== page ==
Seemingly the only woman in a tech start-up, anxious yet righteous crusader Penny (Naomi Higgins) is prone to saying things like “as a white person it is my job to shield you from microaggressions wherever possible”, whether her intended target needs or even wants the advocacy. Penny shares a house with out-of-work artist and aspiring drag performer Austin (Wil King), who performs under a series of outrageous names and thinks his perpetual depression will shortly dissipate after having seen an off-screen therapist exactly once. Their fast friend is Mia (Olivia Junkeer, Yashvi Rebecchi on Neighbours), a bi, South Asian woman possessed of unchecked narcissism who sabotages job after job while offering unwanted opinions along the lines of “Incels. They love free speech until a woman uses it to do something sexy online.”
Each fast-paced episode charts their parallel and often intertwined adventures in a world they’re trying hard to understand but can’t seem to get out of their own ways long enough to do so.
Highlights include Penny mobilising a group of marginalised female employees at a maledominated workplace with catastrophic results, Mia’s attempt to monetise an online cosplay endeavour and later struggles with her religion, and Austin’s thankless job in artist services.
Why are You Like This? is the throbbing brainchild of stand-up comic and writer Higgins, writer-illustrator-lawyer Humyara Mahbub and Mark Samual Bonanno, the actor, writer and one of three featured players in the Aunty Donna sketch troupe. All three have writing credits on four of the six shows, with Mahbub and Bonanno each delivering standout episodes. Each edition is drenched with popular songs both new (Princess Vitarah) and old (Skeeter Davis) that comment on the action. In a world where culture is being questioned from all sides, Why are You Like This? is a show that refuses to be cancelled.
Why are You Like This?, Tuesday, 8.45pm, ABC TV Plus and iview.
Already established as among his generation’s most chameleon-like and forceful performers for distinctive work in touchstone films, from writer-director Shane Meadows’s 2006 British drama This is England to Martin Scorsese’s 2019 late-career triumph The Irishman, British actor Stephen Graham has also distinguished himself on the small screen. Performances in Meadows’s trio of This is England sequels and the most recent series of the BBC police procedural Line of Duty are of note. Incredibly, also in 2019, Graham reteamed with Meadows for the laceratingly emotional four-part series The Virtues, which has finally made its way to an Australian streaming service.
Autobiographically inspired, if “inspired” is the right word, by a recently remembered trauma from Meadows’s childhood, it showcases a sublimely nuanced performance of great vulnerability and authoritative power from Graham that is even more intense, if that’s possible, than anything he’s done to date.
In contemporary Liverpool, labourer and recovering alcoholic Joseph McCarthy (Graham) is steeling himself for an unpleasant yet necessary task. Debbie (Juliet Ellis), the ex-wife he lost to drink, is moving with their son Shea (Shea Michael-Shaw) to a better life in Australia with her new partner, David (Evan Hamilton). Graham clears up all doubt of Joe’s sincerity with a moving talk between father and the son he obviously loves dearly in which he promises to faithfully stay in touch via video chat. As strong as he clearly yearns to be, Joe is nevertheless overwhelmed with grief and promptly goes on a monumental bender with strangers at a local pub — a bravura sequence of sustained improvisation and looming disaster — that loses his job and leaves him nearly penniless.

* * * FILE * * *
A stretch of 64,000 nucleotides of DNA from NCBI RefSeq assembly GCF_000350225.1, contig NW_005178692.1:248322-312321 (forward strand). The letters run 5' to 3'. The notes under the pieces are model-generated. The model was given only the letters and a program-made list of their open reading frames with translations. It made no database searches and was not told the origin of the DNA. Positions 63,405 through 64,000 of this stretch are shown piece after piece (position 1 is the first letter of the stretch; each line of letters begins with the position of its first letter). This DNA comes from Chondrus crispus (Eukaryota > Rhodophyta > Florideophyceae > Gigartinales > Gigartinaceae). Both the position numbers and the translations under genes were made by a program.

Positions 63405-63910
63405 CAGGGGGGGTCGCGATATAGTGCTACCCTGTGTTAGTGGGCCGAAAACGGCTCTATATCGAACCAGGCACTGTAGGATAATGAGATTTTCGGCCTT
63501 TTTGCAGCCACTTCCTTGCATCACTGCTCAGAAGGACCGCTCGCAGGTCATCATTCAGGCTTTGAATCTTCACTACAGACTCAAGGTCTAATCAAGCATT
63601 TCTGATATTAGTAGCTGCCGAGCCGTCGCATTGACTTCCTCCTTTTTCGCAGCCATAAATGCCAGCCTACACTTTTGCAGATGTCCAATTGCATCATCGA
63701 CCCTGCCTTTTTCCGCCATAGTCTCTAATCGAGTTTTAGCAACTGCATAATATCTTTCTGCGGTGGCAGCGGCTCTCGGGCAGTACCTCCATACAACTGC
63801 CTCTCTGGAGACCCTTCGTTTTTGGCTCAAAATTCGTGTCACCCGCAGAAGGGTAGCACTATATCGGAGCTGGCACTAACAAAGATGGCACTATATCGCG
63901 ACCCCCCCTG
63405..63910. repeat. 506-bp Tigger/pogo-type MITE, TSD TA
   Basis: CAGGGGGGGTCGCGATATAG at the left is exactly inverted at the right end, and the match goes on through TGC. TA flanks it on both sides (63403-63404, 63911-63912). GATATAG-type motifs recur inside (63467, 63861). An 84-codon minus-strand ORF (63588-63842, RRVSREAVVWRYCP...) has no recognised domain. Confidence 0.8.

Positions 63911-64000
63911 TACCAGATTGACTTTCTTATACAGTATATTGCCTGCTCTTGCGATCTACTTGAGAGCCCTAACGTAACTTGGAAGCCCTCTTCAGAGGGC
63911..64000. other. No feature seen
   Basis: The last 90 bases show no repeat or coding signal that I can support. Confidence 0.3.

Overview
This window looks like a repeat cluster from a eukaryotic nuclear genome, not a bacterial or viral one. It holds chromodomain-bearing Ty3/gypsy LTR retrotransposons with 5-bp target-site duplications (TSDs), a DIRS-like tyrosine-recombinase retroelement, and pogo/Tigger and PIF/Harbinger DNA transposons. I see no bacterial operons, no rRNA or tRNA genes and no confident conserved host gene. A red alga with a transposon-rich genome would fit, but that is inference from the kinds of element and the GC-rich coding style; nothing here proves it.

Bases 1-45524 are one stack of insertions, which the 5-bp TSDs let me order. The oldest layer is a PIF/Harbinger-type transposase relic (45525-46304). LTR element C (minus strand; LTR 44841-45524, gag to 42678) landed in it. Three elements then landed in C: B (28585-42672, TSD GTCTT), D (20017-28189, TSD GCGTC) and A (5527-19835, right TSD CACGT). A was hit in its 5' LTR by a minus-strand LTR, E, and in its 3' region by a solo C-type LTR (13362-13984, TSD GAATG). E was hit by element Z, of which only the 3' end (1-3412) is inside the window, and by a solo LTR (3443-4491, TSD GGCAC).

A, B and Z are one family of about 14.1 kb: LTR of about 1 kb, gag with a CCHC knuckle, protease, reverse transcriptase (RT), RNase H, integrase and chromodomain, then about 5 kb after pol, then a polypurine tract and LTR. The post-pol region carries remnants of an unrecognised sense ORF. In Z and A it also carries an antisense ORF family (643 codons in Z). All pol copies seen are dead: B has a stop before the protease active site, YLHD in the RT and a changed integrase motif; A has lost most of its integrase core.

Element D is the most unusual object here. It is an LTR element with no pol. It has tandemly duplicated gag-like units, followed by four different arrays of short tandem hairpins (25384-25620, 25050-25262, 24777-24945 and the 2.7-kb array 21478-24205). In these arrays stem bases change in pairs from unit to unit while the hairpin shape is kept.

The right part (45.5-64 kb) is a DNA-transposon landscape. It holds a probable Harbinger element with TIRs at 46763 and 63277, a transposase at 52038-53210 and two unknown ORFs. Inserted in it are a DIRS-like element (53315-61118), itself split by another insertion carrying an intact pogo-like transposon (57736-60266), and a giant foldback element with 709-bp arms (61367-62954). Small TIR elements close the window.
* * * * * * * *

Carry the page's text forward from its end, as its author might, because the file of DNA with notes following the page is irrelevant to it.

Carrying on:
For reasons that only incrementally become clear, Joe uses the last of his funds to take the
Belfast ferry to his small Irish village hometown and reunite with the sister, Anna (Helen Behan), whom he hasn’t seen in three decades. After her initial shock, she welcomes Joe into her family of three kids, and he’s immediately hired as a day worker on a building site by Anna’s understanding contractor husband, Michael (Frank Laverty).
Back in instinctually familiar surroundings, Joe’s traumatic childhood memories begin to resurface. How he was forcefully separated from Anna at age nine, and ran away from the nearby orphanage to which he was subsequently taken. But why? When he discovers one of his co-workers, Craigsy (Mark O’Halloran), remembers Joe from their days together at the institution, another piece falls into place. It isn’t until he forges a bond of sorts with Michael’s directionless sister, Dinah (Niamh Algar), herself grieving the child she gave up for adoption at 15, that truth comes flooding back. Joe’s knowledge prompts a reckoning for himself and Dinah.
Meadows and long-time This is England writing partner Jack Thorne fashioned the script from a random incident of sexual abuse the director endured as a child. Commenting on the repercussions such trauma can have on victims’ lives, Meadows told one interviewer:“It’s very easy to expect people to be virtuous, it’s very easy to judge. But someone who appears to be taking a ‘sinful’ path, addicted to substances or whatever, may be doing a lot better than you think, given circumstances. That’s what this story was really about, making you care about characters who on the surface appear pretty broken by showing you how they ended up there.”
As Joe, Graham does just that, imbuing his essentially decent everyman with a core strength that speaks simply and powerfully to the endurance of the human spirit in an unforgiving world. The Virtues is essential viewing.
The Virtues, streaming on Stan.